We are back at the Mill Casino RV Park, the land of fast Internet, consistent cell phone service and Porter’s RV Dealer.
I had written last time about Cape Blanco: “This is the western most point in Oregon and VERY WINDY ALL OF THE TIME!!” It lived up to our expectations it is either windy and clear or windy with fog. That said we had wonderful time at Cape Blanco and got to work with a group of great volunteers.
Volunteering consisted of working at 4 rotating stations. The first station was the “Greeter”. Who would meet people as the approached the lighthouse to welcome them to the lighthouse and tell them about the tour, visitor center and gift shop. The second station was the beginning of tour, called the “Storyteller”. Who would try to give visitors some idea of life out on this wind swept isolated peninsula back in1870 when the lighthouse first opened. Both the Greeter and Storyteller stations where outside in the 20 to 30 mph winds and fog. One day when Kathy was the greeter she worn 2 pairs of pants, a polo shirt, a sweater, a winter coat, gloves and her volunteer jacket and hat! (Note from Editor: ‘cause she froze the day before!)
The morning volunteers would open the gate to the lighthouse at 10 AM and the afternoon volunteers would close the gate after the last tour was completed general about 4 PM.
Kathy in her volunteer uniform in the Lighthouse Workroom.
Station 3 was the “Workroom”. In there we would tell the visitors on the tour about some of the duties a lighthouse keeper had to preform each night.
Some of the tools the Lighthouse Keepers used.
Before the light was converted to electricity in 1936 the Oil Room held 8 of these 100 gallon oil storage containers.
Station 4, however, was the best station of all - the “Lens Room”. After a climb of 64 steps you were right next to the Fresnel lens. Here we would enjoy the view and tell visitors the history of the lens that had been used at Cape Blanco Lighthouse. How the lens had operated, what the keepers had to do to maintain the lens and answer any questions that tour group had. We could only bring 5 people at time up to see the lens and we had 100s of visitor each day. Even on very foggy and windy days.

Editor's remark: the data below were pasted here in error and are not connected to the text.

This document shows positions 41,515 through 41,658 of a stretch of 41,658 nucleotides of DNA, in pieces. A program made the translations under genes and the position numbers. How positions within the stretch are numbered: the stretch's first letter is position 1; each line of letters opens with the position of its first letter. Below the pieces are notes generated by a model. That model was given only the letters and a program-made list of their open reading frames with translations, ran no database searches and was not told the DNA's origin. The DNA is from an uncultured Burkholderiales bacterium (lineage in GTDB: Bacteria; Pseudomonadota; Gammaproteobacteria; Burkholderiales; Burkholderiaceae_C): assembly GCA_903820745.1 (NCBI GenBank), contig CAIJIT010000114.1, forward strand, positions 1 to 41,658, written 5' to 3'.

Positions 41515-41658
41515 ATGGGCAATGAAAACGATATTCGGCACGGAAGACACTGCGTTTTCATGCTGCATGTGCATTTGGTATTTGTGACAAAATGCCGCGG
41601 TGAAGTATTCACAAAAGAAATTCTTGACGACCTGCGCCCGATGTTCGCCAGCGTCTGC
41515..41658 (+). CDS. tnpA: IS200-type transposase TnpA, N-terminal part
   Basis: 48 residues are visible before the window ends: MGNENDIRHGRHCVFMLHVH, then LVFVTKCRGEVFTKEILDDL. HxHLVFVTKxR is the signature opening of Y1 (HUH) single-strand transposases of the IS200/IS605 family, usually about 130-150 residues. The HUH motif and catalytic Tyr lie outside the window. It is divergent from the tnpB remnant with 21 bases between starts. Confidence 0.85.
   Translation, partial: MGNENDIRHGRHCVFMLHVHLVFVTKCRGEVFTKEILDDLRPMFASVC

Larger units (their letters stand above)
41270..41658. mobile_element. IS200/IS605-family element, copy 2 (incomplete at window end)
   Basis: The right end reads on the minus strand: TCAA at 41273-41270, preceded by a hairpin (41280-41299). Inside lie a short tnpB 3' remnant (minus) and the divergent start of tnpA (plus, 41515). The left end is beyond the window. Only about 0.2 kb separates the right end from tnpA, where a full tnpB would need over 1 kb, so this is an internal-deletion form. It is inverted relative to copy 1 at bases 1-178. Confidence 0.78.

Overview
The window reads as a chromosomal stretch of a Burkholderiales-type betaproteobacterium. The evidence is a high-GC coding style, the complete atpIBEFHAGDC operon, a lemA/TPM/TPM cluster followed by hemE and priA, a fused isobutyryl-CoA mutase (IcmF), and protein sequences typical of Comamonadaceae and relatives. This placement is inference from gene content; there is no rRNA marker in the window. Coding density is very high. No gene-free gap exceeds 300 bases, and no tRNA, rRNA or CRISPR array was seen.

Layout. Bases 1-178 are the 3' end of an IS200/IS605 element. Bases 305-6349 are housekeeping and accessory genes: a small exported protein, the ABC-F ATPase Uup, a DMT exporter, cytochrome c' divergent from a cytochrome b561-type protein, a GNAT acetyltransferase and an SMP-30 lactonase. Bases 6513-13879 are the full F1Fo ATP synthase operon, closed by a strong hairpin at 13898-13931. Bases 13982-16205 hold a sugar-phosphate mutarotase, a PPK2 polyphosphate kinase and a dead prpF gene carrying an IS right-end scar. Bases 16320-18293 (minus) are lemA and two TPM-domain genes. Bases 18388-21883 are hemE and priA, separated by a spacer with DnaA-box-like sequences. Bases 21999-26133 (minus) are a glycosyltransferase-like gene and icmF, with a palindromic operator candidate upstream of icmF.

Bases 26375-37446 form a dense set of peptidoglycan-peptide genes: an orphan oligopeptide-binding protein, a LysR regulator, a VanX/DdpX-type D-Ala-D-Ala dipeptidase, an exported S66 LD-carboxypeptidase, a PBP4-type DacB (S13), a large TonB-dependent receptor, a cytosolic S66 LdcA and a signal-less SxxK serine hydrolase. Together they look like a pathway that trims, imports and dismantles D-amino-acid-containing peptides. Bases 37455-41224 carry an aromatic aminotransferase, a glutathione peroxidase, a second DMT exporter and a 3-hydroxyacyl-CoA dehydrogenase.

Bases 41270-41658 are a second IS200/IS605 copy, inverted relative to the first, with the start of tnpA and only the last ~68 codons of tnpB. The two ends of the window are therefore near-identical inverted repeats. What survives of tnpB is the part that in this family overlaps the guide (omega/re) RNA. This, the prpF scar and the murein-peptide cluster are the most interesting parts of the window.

The first of the 64 steps to the top.
Only 2 more flights of stairs to go.
In the “watch room” is the 1/4 horsepower motor that turns the 2,000 pound lens 24 hours a day. This is the also the place we had people wait until it was their turn to come up to the lens Now only 11 steps up the final ladder to the lens.
The first view of the lens as you come up the ladder! I think every time I brought a new group to the the lens someone always said “WOW!”. It may have been a child, but as often as not it would be an adult.
Yes, the light is always on. However it is much smaller than it appears when looking through the Lens.
A view of the top of the Lens.
Ever wonder how the Lighthouse Keepers got outside to clean the windows?
Sunset at Cape Blanco Lighthouse
About 12 miles from the Cape Blanco State Park campground is the small town of Port Orford, Oregon. The town has one small grocery store and half a dozen places to eat. The best of these is the very popular Crazy Norwegian Fish & Chips. Yes, they have good fish & chips, they have a GREAT Crab sandwich, but they also have the BEST Fish Taco I have EVER HAD ANYWHERE!
The town of Port Orford is also the home of the Port Orford Lifeboat Station Museum. The Coast Guard used this station from 1934 until 1970 to send out Lifeboats to rescue people from sinking ships.
This is the front of the Lifeboat Station Museum.
A restored 36 foot Lifesaving Boat.
The unrestored 36 foot Lifesaving Boat back at the Umpqua River Lighthouse Museum.
Our Host site at Cape Blanco State Park.
This rock is just off the coast at Cape Blanco. We have no idea what it’s real name is, but we thought it looked like a whale. So we called it Whale Rock.
I have to guard the trailer while they are at the lighthouse and I am exhausted!
Cape Blanco has a huge numbers of Swainson’s Thrush and American Robin. We also saw Wilson’s Warbler, Orange-crown Warbler, Song Sparrow, Fox Sparrow, Savanna Sparrow, White-crown Sparrow, American Crow, Common Raven, Wrentit, Steller’s Jay, Turkey Vulture, Osprey, Western Gulls, Ring-bill Gull, California Gull, one Herrmann's Gull and a few Brown Pelicans. The beaches around Cape Blanco are made of fine rounded pebbles than sand. That may explain why we never saw a single shorebird in the month we were there.
Although there are many bird boxes throughout the Cape Blanco State Park we never saw a bird using one of them. This young chipmunk was getting ready to fledge!